tried to separate each other. The fourth official and an assistant referee had to come onto the field of play to calm things down. Both Webb and Gaylor received yellow cards for their actions. Frimpong had to be substituted with eight minutes left in the first half after another foul. He suffered an injury to his lower back, but Delaware’s playmaker returned to start the second. “I think that was one of their game plans, to try to foul him every time he touched the ball so he wouldn’t create anything,” Dineen said. “I think the ref took control and we just stuck to our game plan.” Delaware drew Virginia in the first round of the 48-team NCAA Tournament. The Cavaliers have won five national championships in their storied history. The Hens are looking forward to the challenge––Thursday at 7 p.m. at Virginia. “We’re going there to win,” O’Connor said. “We got two of the best strikers in the nation [Frimpong and Roberto Gimenez]. I think any team is going to be scared of us.” The winner will advance to play UCLA, one of 16 seeded teams in the tournament, Sunday. “I want to play the best teams,” Mediate said. “I want to see their level and how we can do against them. I think we can do well.”
Courtesy of John Stark
From left to right Vincent Mediate, John Dineen, Kris Devaux and Darren O’Connor pose with their All-Tournament awards.
November 15, 2011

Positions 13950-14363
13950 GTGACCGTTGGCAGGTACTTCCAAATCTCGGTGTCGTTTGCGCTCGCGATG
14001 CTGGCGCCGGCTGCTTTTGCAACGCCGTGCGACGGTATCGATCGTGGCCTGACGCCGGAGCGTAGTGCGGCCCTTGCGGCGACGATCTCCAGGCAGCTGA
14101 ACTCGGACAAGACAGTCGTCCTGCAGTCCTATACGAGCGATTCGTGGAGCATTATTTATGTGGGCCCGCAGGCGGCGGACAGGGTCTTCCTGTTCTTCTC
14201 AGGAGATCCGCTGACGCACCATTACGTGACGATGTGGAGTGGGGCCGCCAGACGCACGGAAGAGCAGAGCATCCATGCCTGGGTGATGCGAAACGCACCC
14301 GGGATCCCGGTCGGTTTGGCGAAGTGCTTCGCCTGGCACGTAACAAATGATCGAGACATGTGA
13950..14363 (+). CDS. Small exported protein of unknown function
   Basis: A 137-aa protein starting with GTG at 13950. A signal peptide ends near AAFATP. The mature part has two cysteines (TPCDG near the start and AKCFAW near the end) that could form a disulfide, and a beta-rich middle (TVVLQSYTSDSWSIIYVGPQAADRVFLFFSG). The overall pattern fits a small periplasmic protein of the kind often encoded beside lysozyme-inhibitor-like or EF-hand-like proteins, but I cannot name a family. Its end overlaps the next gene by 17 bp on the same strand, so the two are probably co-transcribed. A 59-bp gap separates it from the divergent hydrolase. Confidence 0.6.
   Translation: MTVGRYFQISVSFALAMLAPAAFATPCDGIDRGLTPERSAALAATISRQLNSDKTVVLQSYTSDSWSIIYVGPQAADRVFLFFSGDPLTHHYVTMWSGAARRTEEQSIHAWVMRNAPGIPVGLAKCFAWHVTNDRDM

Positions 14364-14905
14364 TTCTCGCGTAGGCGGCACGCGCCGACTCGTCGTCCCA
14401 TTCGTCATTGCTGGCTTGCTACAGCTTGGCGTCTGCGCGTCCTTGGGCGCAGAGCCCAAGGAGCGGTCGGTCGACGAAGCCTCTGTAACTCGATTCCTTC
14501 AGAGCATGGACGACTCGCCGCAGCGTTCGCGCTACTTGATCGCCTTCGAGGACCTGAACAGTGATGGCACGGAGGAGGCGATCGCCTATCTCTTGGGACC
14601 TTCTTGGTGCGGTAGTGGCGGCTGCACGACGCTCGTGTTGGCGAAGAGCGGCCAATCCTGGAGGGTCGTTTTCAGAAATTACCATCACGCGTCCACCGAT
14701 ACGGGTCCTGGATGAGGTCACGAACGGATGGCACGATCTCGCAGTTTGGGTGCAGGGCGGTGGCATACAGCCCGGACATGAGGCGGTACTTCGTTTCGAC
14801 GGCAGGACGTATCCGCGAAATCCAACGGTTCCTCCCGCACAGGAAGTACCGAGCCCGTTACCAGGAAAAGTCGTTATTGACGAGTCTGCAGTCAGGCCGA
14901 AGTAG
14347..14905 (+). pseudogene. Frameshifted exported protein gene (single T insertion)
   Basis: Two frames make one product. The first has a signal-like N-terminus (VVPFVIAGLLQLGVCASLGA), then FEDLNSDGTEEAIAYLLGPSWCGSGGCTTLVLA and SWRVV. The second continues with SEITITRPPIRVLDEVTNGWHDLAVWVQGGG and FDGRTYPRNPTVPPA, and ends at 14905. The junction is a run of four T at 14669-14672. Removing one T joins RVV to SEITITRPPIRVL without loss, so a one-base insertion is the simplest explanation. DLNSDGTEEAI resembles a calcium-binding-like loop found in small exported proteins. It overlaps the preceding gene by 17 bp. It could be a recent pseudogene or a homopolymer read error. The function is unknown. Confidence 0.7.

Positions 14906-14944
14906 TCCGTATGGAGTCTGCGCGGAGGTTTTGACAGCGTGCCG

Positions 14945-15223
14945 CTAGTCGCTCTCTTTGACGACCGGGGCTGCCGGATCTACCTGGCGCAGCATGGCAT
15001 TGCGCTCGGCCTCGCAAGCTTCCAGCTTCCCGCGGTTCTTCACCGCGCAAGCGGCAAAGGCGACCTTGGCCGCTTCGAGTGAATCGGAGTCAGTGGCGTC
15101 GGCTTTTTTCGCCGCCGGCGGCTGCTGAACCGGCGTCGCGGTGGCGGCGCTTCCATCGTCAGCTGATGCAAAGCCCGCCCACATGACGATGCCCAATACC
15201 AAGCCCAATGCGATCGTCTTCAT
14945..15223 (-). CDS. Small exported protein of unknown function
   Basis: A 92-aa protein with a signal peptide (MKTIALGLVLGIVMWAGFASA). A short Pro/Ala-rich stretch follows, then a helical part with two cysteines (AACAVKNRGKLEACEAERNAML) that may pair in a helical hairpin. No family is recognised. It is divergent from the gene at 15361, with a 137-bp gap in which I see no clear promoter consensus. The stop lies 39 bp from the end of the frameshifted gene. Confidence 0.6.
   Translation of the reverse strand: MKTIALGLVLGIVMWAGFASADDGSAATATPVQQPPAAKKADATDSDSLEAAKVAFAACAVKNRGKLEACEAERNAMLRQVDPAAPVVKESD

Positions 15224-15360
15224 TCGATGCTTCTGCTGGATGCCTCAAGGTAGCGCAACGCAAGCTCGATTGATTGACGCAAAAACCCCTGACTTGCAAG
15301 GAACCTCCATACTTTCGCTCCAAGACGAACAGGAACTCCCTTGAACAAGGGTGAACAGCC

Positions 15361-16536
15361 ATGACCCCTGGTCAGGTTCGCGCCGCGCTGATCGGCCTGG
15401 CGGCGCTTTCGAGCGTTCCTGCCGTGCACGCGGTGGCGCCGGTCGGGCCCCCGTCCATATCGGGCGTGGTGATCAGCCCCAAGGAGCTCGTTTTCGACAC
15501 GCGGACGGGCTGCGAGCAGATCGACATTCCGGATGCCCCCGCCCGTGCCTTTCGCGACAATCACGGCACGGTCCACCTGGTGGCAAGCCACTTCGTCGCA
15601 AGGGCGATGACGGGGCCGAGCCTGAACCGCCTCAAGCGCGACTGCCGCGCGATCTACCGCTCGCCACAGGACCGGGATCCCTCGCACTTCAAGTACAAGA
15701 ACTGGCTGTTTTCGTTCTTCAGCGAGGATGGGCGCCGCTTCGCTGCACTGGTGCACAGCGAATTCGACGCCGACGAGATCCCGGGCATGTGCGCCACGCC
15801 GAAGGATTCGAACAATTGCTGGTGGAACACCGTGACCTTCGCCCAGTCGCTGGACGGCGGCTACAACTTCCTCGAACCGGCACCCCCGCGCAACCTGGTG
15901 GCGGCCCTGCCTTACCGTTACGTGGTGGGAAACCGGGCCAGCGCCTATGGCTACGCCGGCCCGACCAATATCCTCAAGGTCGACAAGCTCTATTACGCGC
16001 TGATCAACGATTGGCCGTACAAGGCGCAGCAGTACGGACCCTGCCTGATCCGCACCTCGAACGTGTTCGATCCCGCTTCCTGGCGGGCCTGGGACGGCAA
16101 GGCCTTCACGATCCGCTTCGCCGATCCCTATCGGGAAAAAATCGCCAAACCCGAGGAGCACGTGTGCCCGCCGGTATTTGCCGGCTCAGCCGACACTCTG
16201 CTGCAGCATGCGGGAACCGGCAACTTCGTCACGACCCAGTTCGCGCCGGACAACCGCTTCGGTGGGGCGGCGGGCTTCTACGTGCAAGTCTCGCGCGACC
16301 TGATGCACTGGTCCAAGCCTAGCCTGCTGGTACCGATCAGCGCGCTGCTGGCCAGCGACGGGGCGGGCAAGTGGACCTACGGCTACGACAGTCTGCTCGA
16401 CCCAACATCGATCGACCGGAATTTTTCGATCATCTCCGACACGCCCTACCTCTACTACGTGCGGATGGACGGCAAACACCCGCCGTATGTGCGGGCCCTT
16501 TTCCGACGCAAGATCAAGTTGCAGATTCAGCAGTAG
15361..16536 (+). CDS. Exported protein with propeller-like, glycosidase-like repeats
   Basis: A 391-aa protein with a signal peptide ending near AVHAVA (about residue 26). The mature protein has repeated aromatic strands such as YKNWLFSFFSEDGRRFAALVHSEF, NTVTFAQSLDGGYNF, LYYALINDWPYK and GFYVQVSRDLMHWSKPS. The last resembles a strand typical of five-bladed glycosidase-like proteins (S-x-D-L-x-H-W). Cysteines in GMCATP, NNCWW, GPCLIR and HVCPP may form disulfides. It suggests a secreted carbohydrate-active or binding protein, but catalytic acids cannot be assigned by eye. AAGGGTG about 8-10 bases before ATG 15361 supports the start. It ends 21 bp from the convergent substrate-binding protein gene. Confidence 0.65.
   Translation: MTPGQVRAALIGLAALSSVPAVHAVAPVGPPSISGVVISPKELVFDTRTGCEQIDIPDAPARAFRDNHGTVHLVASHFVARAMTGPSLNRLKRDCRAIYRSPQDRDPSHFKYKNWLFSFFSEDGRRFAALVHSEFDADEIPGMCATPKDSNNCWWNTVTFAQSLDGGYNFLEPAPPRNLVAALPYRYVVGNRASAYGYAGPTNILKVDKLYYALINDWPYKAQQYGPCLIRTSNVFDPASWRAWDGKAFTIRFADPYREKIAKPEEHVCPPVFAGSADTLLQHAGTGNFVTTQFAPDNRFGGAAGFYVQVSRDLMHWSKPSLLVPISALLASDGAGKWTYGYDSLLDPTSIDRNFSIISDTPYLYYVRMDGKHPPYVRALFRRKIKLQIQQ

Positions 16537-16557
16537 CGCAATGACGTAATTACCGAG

Basketball: Delle Donne puts up 33 points in season opener Continued from page 28 show on the court for the Hens this year. “It was definitely a big statement game for us,” Delle Donne said. “This was a good win to get under our belt to get the nerves out.” Delaware’s 89-points were the second highest game total for the Hens since the Bob Carpenter Center opened 19 years ago. The 36-point margin of victory was also the second largest all-time in the building. The Rams never got closer than 28 points in the second half. Delle Donne set the tone of the game by scoring 13 points in the first seven minutes of play to give the Hens an 18-6 lead. Several additional Delaware scoring runs brought the score to 51-20 at halftime. The Rams heated up to begin the second half, outscoring the Hens 11-8 in the first five minutes. The Delaware squad rallied and followed with a 12-0 run, from which the Rams never recovered. With a comfortable lead in the second half, Martin allowed each player on the roster time on the court. Junior guard Trumae Lucas, in her first year playing for the Hens after transferring from Florida, shot an efficient 6 of 8 from the field and totaled 14 points. Akeema Richards, another transfer playing in her first game after leaving West Virginia, racked up eight points. Guard Lauren Carra, last year’s number two leading scorer behind Delle Donne, contributed six points and five assists. After missing last season due to a back